The idea that a guy who sees an oil train, ethanol train, LPG train once every six months is skilled at handling it strikes me as a fndamentally bad idea.

 



Date: 06/22/15 13:17
Re: Should "lack of a safety culture" be a criminal matter?
Author: NormSchultze

It isn't the "lack of a safety culture" that is criminal.   It is taking an action, or not taking it, that caused death.  Thats manslaughter, same as I take my car and mow down shoppers at the farmers market.  



Date: 06/22/15 13:52
Re: Should "lack of a safety culture" be a criminal matter?
Author: halfmoonharold

There would have to be a separate pool for hazmat trains. Office car specials are very rare moves, but selectively picking crews for certain trains on a daily basis would result in chaos in the crew pools. Requiring more training for all might work better.



Date: 06/22/15 14:20
Re: Should "lack of a safety culture" be a criminal matter?
Author: TAW

Lackawanna484 Wrote:
-------------------------------------------------------
> TAW Wrote:
> --------------------------------------------------
> -----
> (snip)
> > Here, the hazardous materials rules (developed
> > from 49 CFR 174) are included in operating
> rules
> > testing (but only minimally), so theoretically,
> > everyone is tested and qualified (just like
> > theoretically a person in train or engine
> service
> > who has been off duty 30 hours is uh....fully
> > rested).
> >
> > TAW
> >  
> Yes.
>
> That's what I was getting at in the comment about
> selecting crews for special, executive moves. The
> Company pays the penalty to the guy who was bumped
> to get the guys they want on the special. All well
> and good. Perhaps they should be exercising
> similar selectivity for the next oil train, LPG
> string, chlorine tankers, etc.
>
> The idea that a guy who sees an oil train, ethanol
> train, LPG train once every six months is skilled
> at handling it strikes me as a fndamentally bad
> idea.

However, the percentage of Spectacular Oil Train Debacles that have been caused by the faulty work of train and engine service employees is very small. There is greater instance of track and mechanical causes, but not the same specific ones repeatedly.

In a large part of the country, most carload trains have some hazmat. The separate pool approach wouldn't work out all that well. That's why everybody is required to be conversant with the hazardous material rules and procedures.

Could training and examination be more comprehensive? Mmmmm probably.

TAW

 



Date: 06/22/15 14:28
Re: Should "lack of a safety culture" be a criminal matter?
Author: justalurker66

CPR_4000 Wrote:
-------------------------------------------------------
> Could a "lack of safety culture" be interpreted legally as contributory negligence?

That would be my opinion on the question. While there are a lot of "defined terms" type of rules where some may consider a "safety culture" to be a specific document or set of documents at the core EVERY business should have some concept of what is safe, what is not and should they not encourage their employees and contractors to follow safe methods of work they would be negligent.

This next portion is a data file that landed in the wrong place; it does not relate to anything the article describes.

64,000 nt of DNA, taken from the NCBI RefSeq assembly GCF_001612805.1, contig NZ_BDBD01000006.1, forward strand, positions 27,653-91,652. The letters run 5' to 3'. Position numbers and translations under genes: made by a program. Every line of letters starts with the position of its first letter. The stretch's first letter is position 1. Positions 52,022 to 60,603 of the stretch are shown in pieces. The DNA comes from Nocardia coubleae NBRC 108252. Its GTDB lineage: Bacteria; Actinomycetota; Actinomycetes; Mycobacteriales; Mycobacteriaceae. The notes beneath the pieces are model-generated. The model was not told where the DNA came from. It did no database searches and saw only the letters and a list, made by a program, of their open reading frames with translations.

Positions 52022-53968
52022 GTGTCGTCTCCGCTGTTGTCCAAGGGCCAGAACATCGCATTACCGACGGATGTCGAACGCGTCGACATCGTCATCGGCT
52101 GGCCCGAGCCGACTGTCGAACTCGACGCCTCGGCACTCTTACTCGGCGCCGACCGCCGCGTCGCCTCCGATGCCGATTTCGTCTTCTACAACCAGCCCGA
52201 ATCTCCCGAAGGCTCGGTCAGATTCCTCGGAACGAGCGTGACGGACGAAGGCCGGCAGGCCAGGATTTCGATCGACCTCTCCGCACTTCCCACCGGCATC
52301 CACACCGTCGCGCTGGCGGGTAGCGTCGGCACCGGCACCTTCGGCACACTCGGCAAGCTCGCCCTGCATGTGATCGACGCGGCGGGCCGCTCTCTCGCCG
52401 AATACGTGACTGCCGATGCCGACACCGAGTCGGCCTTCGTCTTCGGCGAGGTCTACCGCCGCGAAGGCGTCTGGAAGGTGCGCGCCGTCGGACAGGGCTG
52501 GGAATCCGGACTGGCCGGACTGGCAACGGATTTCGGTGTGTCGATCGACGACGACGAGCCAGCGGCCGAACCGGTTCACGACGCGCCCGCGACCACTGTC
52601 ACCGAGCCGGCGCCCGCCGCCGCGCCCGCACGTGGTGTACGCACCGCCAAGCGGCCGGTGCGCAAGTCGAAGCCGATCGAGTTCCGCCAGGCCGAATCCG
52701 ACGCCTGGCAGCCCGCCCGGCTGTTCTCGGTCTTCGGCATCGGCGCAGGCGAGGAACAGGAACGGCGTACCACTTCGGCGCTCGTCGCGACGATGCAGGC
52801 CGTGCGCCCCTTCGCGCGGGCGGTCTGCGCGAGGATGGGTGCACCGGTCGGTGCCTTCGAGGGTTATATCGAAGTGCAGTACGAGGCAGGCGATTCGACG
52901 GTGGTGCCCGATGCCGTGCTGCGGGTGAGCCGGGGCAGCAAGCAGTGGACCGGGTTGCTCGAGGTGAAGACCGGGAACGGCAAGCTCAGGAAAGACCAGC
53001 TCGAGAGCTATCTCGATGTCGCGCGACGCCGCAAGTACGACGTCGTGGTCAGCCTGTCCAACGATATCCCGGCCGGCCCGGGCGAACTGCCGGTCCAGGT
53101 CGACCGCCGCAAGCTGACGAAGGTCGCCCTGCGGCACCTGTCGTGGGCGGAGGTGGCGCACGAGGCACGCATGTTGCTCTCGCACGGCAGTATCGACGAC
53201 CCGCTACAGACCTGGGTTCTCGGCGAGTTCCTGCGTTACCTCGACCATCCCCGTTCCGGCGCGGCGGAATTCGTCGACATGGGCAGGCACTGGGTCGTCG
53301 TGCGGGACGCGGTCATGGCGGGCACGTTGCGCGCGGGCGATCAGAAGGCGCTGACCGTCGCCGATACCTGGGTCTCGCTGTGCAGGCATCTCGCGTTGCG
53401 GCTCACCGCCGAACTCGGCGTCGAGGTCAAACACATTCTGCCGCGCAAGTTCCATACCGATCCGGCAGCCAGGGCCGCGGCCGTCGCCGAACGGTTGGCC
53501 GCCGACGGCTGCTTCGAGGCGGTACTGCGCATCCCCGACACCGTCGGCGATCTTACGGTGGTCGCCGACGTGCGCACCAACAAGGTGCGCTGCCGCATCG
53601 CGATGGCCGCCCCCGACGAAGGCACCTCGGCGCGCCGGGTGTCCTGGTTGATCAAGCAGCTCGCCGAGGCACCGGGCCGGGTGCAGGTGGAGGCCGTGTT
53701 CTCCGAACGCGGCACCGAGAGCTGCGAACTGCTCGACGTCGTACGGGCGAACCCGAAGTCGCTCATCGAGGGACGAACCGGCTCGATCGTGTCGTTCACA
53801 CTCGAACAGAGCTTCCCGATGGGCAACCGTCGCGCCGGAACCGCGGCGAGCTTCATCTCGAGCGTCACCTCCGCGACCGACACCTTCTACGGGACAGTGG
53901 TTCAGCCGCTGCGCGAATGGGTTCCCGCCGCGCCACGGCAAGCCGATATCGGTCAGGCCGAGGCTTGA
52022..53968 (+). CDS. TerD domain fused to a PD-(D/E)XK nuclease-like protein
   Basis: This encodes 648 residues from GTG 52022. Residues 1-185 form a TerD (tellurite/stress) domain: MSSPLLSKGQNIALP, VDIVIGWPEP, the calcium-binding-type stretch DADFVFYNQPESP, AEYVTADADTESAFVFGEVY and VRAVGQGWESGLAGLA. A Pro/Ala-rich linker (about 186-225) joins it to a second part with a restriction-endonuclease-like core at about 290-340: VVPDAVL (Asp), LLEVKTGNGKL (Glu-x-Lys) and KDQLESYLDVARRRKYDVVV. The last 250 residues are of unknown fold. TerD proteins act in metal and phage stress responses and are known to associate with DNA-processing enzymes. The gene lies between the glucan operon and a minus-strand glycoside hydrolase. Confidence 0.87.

The culture is exposed when there is an incident. Something really bad happens and after the fact workers are interviewed and it is determined that the employer did or did not care about the safety of their operations. Even if they had a written document outlining what it means to work safe, an employer could be negiligent in enforcing their rules and fostering an unsafe workplace.

A care less attitude toward safety can grow to the criminal level. I would answer the question as "yes".



Date: 06/22/15 15:11
Re: Should "lack of a safety culture" be a criminal matter?
Author: Englewood

When I hear the term "safety culture" I want to vomit.

I discovered what it was all about in the mid 90's when I attended a
system "Rules and Safety" meeting.  There were many pressing rules
issues that needed to be hashed out.  What turned out to be really
important was the nonsense of breaking into groups and brainstorming
on what percent of a transportation superintendent's yearly bonus should
be based on "their" safety performance.  That was my "ah ha" moment.
The real concern for safety was how it affected their bonus.  Hence
all the shenanigans such as sending a company official to the hospital
with an injured employee in order to talk the doctor into giving an over
the counter pain reliever instead of prescription Tylenol.

On a previous road I was astonished to find that a crew base was receiving a
safety award dinner for having no reportable injuries for a certain period.
During that same period one crew had occupied the main track in TWC
without a Track Warrant and another had run a Stop Signal.  Those incidents
apparently were not safety related as they did not result in any pinched fingers.

That was the same road where a conductor came into the Glass House to
report to the Transporation Superintendent (who just happened to be in there)
that he had cut his hand.  It was a pretty good gash but nothing requiring stitches etc.
The conductor did not want any medical attention, he was just reporting an injury
as required by company rules.  The Supt. acted as though he did not hear the
conductor, so the condutor repeated his statement.  The Supt. then said in his Memphis drawl "if I hear
you, then I will have you pee tested." The conductor then repeated that he was
just following the rules in reporting an injury, even if insignificant.
The Supt. then repeated his statement.  Back and forth it went a few
times before the conductor left in frustration, muttering something about "safety"
Of course since the Supt. never head  about the injury there was never an
investigation to repair an injury causing piece of equipment.

That was the same railroad who claimed it was safe to have one person in the cab
because the trip was less than 6 hours (it may have been 4 hours at that time).
In reality the day's work was a 4 hour trip one way, a 5 hour "rest period" and
then another 4 hours back home. Unless the trip home was delayed waiting for
connections or the repair of bad ordered equipment.  Then in reality it might have
been 16 hours from the time the engineer got out of his car in the parking lot to
go to work and the time he got back in his car.  No safety problem there because
the engineer had 5 hours of sleep in between trips.  Right, try that some time.


On a more recent job, management had a consultant from Dow snooping around